It was the longest distance I’ve ever travelled and just when I thought I was ready to collapse from exhaustion we arrived in Wellington, New Zealand to find WOW stuff everywhere! As we stepped off the plane, they had a selection of entries from previous years in arrivals and I got such a rush of excitement. There were posters all over the airport, on the sides of taxis, in shop windows and the streets were lined with banners attached to every lamppost.

The Sailor Suit, part of Sara Whetherly's final year collection

We spent the next few days recovering from jetlag and discovering what was on offer in Wellington and the surrounding areas, it was the most inviting place I’ve ever been to.

Then came the preview night of the competition. I was so nervous, it was the first time I would see my costume after I sent it off months beforehand. The arena holds up to 3,700 people, I knew this was a lot but the sheer scale of it didn’t hit me until the moment I walked in for the first time and saw it for myself.

The moment I saw my costume on stage, it was like a cliché where everything else around me disappeared. It was the most surreal and intense experience, I burst into tears when my creature crept out of the wings and made its way to centre stage, stopping to interact with the set and performers.

Sara's Exuvia Prodigium on stage during the WOW competition. Credit: World of WearableArt Ltd

The following day, there was a Designer Day which was an opportunity for all the designers to meet each other as well as listening to some keynote speakers, have lunch with the Mayor of Wellington and take part in some workshops.

"I met people from all around the world with such varied backgrounds, it was a real eye-opener as to just how many different creatives paths are out there."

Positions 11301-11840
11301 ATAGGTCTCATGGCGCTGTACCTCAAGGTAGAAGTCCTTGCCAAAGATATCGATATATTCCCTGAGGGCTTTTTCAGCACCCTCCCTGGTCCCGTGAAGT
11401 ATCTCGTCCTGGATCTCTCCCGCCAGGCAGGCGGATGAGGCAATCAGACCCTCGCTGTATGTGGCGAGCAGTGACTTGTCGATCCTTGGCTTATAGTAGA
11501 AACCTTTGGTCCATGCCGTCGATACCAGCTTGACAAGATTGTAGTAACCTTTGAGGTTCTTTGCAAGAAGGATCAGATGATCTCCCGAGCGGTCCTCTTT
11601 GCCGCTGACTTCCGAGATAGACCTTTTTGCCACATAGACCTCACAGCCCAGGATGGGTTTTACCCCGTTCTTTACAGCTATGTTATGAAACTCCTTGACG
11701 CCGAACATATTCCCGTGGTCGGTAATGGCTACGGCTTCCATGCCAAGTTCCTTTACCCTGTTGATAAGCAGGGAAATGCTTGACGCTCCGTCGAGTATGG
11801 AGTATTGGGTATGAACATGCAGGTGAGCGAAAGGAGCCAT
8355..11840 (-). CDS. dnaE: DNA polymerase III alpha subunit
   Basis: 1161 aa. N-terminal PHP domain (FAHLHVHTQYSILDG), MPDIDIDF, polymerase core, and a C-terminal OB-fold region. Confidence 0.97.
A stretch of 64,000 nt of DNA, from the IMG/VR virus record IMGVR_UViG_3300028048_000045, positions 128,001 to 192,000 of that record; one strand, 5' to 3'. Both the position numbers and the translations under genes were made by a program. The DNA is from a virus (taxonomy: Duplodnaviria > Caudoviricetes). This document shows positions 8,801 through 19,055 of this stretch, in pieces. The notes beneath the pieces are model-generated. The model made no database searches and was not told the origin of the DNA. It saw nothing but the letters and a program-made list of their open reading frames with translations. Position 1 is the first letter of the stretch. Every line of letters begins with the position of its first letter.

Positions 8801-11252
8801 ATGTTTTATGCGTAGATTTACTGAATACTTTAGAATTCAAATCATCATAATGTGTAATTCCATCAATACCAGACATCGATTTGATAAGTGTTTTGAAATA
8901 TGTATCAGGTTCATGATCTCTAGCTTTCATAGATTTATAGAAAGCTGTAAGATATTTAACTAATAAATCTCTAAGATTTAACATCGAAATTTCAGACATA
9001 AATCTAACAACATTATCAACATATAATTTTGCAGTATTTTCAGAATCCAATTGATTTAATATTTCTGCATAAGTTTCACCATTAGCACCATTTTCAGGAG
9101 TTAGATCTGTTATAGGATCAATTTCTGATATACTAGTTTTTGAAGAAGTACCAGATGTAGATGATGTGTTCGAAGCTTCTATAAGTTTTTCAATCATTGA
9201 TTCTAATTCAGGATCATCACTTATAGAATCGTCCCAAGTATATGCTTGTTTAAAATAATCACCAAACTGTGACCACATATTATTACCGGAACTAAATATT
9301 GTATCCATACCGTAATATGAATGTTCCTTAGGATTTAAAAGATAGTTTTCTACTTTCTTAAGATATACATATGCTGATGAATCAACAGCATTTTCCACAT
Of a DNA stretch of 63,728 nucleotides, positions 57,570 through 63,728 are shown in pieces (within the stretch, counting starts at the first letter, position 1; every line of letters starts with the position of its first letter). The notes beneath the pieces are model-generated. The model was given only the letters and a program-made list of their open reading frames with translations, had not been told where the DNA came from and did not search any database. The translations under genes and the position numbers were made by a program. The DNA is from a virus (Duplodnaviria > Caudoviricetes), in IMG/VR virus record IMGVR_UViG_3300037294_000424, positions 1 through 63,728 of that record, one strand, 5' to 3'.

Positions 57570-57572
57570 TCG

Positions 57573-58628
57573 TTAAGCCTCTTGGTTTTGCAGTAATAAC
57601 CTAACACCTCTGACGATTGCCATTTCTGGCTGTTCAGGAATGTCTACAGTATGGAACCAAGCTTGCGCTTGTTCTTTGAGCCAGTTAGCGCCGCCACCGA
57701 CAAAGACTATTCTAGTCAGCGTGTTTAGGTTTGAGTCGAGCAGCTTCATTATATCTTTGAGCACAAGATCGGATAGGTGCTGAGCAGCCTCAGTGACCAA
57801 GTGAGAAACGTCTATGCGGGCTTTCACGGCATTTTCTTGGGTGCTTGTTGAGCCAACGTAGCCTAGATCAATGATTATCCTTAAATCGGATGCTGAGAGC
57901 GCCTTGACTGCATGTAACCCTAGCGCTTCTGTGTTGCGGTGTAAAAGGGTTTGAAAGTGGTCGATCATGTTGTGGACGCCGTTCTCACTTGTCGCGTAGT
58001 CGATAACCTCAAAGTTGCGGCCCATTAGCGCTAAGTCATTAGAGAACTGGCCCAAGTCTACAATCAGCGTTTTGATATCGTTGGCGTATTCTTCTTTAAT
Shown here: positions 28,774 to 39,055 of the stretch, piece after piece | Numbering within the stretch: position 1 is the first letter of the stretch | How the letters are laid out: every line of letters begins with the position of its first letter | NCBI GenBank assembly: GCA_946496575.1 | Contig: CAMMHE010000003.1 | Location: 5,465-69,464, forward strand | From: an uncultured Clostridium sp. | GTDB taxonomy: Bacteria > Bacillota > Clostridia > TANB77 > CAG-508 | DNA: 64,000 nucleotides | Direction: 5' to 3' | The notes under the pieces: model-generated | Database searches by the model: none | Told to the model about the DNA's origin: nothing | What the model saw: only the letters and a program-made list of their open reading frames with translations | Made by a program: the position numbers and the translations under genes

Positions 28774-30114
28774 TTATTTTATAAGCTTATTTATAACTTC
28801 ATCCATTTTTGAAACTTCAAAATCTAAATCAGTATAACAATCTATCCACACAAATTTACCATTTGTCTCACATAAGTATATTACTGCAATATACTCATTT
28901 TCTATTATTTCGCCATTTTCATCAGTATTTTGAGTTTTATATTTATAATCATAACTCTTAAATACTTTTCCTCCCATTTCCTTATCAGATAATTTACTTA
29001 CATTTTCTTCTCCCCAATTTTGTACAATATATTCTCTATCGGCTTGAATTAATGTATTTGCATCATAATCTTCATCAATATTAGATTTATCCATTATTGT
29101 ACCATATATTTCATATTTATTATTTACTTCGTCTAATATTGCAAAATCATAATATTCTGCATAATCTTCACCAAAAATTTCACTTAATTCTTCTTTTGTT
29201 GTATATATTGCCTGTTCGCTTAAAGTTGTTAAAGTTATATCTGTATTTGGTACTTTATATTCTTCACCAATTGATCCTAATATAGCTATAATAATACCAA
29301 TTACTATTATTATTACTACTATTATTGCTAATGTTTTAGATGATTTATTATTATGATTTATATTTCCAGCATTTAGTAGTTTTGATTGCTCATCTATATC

The workshops were brilliant, I attended a hair punching workshop with WETA Workshop using silicone and a Worbla workshop with designer Miodrag Guberinic. I’ve worked with these materials before but it was interesting to see how many techniques there are and what other people have made from it. 

WETA Workshop are responsible for the production of props and costumes for films including Lord of the Rings

I booked a place on the WETA Workshop tour while in New Zealand, I’ve always been a fan of The Lord of the Rings and The Hobbit so seeing the original costumes and props up close was mind-blowing.

At the end of the tour Sir Richard Taylor, the CEO of WETA and judge for WOW, turned up and spoke to the group. He asked if anyone was visiting for the competition and our tour guide told him I was one of the designers. He wished me luck and said he was excited to see my costume on stage - I was star struck!

Then Friday came along, the day I’d been waiting for, awards night! At this point, I was so pleased to be a part of this whole experience, any award would just be the icing on the cake. Unfortunately, I didn’t win anything but I’d already gained so much from the trip that it didn’t matter, I'm excited to see where this may lead.